Protagoras: How to argue: There's an art to telling stories to complement an argument without overdoing it – or making yourself the centre of attention
Judith Robertson's insight:

I am intrigued by the idea that annecdotal story telling can bolster the punch of an argument.  It makes sense if we consider the story a form of verification.  On the island of Newfoundland where I live, many of the locals are consummate story tellers, who can bring the house down on the 4th sentence of a well paced narrative.  Even so, it's not easy to do, in my experience.  As "Protagoras" (The Guardian) argues here, it's all to easy to hit a false note and to miss being in harmony with your overall point.  

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‘Bleeding Edge,’ a 9/11 Novel by Thomas Pynchon

‘Bleeding Edge,’ a 9/11 Novel by Thomas Pynchon | Literary Imagination | Scoop.it
In “Bleeding Edge,” Thomas Pynchon returns to favorite themes: alternate realities, secret government doings and the abyss.
Judith Robertson's insight:

Pynchon is a writer who doesn't shirk away from apocalptic themes.  Michiko Kakutani (NYT) feels that Pynchon's new novel "Bleeding Edge" -- for all of its masterful touches -- falls short of the narrative coehesiveness that makes a novel great.

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When Writing Well Is Part of the Problem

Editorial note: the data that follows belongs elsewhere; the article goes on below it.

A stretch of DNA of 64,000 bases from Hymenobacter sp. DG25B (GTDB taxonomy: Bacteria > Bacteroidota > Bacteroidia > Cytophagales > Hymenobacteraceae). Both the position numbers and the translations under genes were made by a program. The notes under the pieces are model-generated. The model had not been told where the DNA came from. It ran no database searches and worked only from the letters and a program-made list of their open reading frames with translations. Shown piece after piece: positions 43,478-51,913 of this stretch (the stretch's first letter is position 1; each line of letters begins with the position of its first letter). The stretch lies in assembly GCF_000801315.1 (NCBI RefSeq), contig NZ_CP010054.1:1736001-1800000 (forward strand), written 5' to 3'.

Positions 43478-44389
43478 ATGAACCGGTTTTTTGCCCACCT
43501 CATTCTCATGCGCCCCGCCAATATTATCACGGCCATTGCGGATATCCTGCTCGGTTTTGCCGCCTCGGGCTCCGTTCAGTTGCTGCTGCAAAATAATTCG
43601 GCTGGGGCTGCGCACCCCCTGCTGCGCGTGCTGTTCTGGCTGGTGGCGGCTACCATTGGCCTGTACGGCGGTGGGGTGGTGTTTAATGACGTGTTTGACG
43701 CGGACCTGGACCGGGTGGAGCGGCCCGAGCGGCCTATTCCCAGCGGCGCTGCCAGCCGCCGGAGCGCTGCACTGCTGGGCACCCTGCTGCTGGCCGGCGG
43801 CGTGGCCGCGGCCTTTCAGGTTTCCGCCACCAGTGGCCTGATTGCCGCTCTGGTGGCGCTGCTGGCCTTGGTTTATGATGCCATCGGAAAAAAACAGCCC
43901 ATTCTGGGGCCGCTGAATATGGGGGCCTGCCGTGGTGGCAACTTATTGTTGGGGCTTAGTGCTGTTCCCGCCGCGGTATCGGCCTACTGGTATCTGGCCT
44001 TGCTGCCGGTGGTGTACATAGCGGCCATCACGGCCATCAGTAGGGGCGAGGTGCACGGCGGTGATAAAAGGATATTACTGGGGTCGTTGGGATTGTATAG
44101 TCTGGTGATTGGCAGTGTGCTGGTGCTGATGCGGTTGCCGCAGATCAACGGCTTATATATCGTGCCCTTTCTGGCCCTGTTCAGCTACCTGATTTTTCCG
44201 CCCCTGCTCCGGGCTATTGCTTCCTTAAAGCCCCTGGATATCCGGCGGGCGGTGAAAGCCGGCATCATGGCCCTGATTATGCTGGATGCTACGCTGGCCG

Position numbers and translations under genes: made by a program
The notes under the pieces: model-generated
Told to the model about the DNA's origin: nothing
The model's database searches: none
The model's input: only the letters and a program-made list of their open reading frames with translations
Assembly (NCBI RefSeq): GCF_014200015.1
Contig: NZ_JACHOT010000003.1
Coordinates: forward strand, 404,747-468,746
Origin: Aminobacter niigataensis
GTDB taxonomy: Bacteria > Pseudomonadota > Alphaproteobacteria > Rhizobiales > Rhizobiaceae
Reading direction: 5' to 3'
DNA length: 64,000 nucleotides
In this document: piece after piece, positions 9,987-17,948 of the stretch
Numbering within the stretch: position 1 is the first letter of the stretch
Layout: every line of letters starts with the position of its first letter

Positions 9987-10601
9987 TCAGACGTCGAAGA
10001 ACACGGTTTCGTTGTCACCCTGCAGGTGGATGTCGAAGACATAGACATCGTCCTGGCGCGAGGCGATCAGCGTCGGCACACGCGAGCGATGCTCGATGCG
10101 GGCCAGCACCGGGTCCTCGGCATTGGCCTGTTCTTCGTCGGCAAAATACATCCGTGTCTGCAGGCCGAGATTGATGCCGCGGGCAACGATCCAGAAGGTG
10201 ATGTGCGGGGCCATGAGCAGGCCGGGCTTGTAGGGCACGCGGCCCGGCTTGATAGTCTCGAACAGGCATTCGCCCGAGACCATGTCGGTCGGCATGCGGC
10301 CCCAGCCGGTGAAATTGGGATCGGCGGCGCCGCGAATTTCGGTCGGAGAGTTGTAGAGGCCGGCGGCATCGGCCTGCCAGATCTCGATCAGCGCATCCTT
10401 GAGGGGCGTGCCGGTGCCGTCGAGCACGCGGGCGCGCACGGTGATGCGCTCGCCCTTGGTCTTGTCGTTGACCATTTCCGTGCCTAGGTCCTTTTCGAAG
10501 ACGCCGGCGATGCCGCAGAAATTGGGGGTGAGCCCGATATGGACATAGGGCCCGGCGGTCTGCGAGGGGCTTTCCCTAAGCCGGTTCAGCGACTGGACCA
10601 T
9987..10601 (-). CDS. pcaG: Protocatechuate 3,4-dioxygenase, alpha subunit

When Writing Well Is Part of the Problem | Literary Imagination | Scoop.it
Our recent Lives author reflects on the most useful feedback she has received about writing fiction.
Judith Robertson's insight:

As a writer trying to make the shift out of academic writing into more creatively expressive milieux, I really like Elliott Holt's remembrance of a good pedagogical lesson from a seasoned writing teacher.  Her example is bang on (no pun intended).

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Charismatic Psychoanalyst Jacques Lacan Gives Public Lecture (1972)

Charismatic Psychoanalyst Jacques Lacan Gives Public Lecture (1972) | Literary Imagination | Scoop.it
The footage above is from an extremely rare – and unexpectedly entertaining – video of the philosopher and psychoanalyst Jacques Lacan (1901-1981), giving a lecture at The Catholic University of Louvain in 1972.
Judith Robertson's insight:

Jacques Lacan displays his passion, humour, intellectual capacity, and original talent for teaching in this rare video footage of a public lecture delivered by the French psychoanalyst in 1972.

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David Gilmour on Building Strong Stomachs | Hazlitt | Random House of Canada

David Gilmour on Building Strong Stomachs | Hazlitt | Random House of Canada | Literary Imagination | Scoop.it
Judith Robertson's insight:

Canadian writer and University of Toronto literature professor's great passion is for Proust, Tolstoy and Chekhov.  Here he walks us through his university library, explaining why he "only teaches the guys he loves" in his modern literature course, and who these happen to be.  Surprise, Virginia Woolf is there, cross-dressed among them, the only woman to make the cut.  Giller's Extraordinary is short-listed for this year's Giller Prize.

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Defying stereotypes

Defying stereotypes | Literary Imagination | Scoop.it
Best-selling novelist Joanna Trollope talks to Nione Meakin about family, football and why the only critics that really matter are her readers
Judith Robertson's insight:

She's written 17 best selling historical novels.  In this interview from The Argus (by Nione Meakin), Trollope shares some confidences about what, at age 69, spurs her on to new goals and new heights:  her readers.